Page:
Hey @gbryant, just watched the show, and I'm not sure I agree with your take on Freedom 0. For the sake of clarity here:
The freedom to run the program as you wish, for any purpose (freedom 0).
I feel like you made some errant assumptions about how DRM schemes like HDCP affect freedom. HDCP support does not prevent streaming non-encrypted content. On the other hand, looking outside the free software fishbowl, if I want to watch HDCP-encrypted content, not having HDCP support would prevent me from running the program as I wish.
The only interpretation I can see, that would consistute a violation of Freedom 0, would be directly violating the HDCP stream; e.g. attempting to copy encrypted content, but even that has the reverse effect on the other side of the coin. One has to assume that a content creator who has intentionally applied a DRM scheme does so with the intent to somehow preserve their rights as content creator, in how their creation is experienced (and let's be plain about it - how they do or don't get paid for it). Violating HDCP, then, is an injury to the content creator (or again - to be plain about it - the content rights owner), probably also a violation of the DMCA, so neither nice, nor legal (in the USA). In effect, you've violated the content creator's right to us the software as they want, for any purpose. Touché.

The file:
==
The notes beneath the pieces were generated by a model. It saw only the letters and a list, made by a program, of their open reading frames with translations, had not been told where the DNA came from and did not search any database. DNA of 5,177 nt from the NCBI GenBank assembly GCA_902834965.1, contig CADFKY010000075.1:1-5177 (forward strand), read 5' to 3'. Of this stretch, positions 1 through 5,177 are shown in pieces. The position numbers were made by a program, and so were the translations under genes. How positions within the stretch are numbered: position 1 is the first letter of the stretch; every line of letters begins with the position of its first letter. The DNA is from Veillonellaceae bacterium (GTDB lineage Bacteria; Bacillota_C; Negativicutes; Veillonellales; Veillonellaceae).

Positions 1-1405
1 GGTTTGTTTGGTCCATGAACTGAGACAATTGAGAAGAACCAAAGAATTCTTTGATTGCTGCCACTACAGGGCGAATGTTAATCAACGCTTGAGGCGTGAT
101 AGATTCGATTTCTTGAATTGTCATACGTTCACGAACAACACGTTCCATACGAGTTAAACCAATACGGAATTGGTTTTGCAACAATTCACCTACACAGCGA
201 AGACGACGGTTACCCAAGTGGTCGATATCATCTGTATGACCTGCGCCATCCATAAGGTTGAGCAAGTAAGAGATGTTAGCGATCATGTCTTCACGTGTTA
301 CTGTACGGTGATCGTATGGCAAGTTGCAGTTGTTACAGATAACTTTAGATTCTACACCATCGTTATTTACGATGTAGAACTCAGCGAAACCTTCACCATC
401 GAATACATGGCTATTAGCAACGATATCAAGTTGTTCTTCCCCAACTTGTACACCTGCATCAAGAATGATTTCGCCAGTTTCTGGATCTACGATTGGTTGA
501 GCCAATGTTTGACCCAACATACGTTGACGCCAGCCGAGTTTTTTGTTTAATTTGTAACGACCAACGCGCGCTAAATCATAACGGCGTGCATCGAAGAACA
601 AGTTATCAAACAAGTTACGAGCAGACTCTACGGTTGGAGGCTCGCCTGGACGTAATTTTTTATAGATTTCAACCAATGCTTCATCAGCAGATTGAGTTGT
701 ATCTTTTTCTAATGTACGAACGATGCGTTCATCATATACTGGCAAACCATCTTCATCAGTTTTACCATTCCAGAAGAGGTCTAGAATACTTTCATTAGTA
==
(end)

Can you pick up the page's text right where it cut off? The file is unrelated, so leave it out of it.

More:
So, what happens when freedoms collide? I've always used the overly simplistic, but effective explanation "the rights of your fist end at my face". So, who's the fist, and who's the face? Leave aside the extremes at either end of this discussion - major media corporations, RMS, etc.... and consider use cases with real people: If you as a content creator make electronic content licensed for free distribution, we all win. If you as a content creator make electronic content licensed for with limited distribution rights, DRM schemes are how those rights are managed; avoiding them means either I miss your content (sorry); utilizing them means I accept your restrictions on my use... and that sounds fair to me, regardless of Freedom 0.
This ties in with another interesting discussion on Bad Voltage about the difference between total freedom and freedom to increase the greater good. Please read Matthew Garrett's excellent article, but substitute DRM for "license".
Thanks for another great show!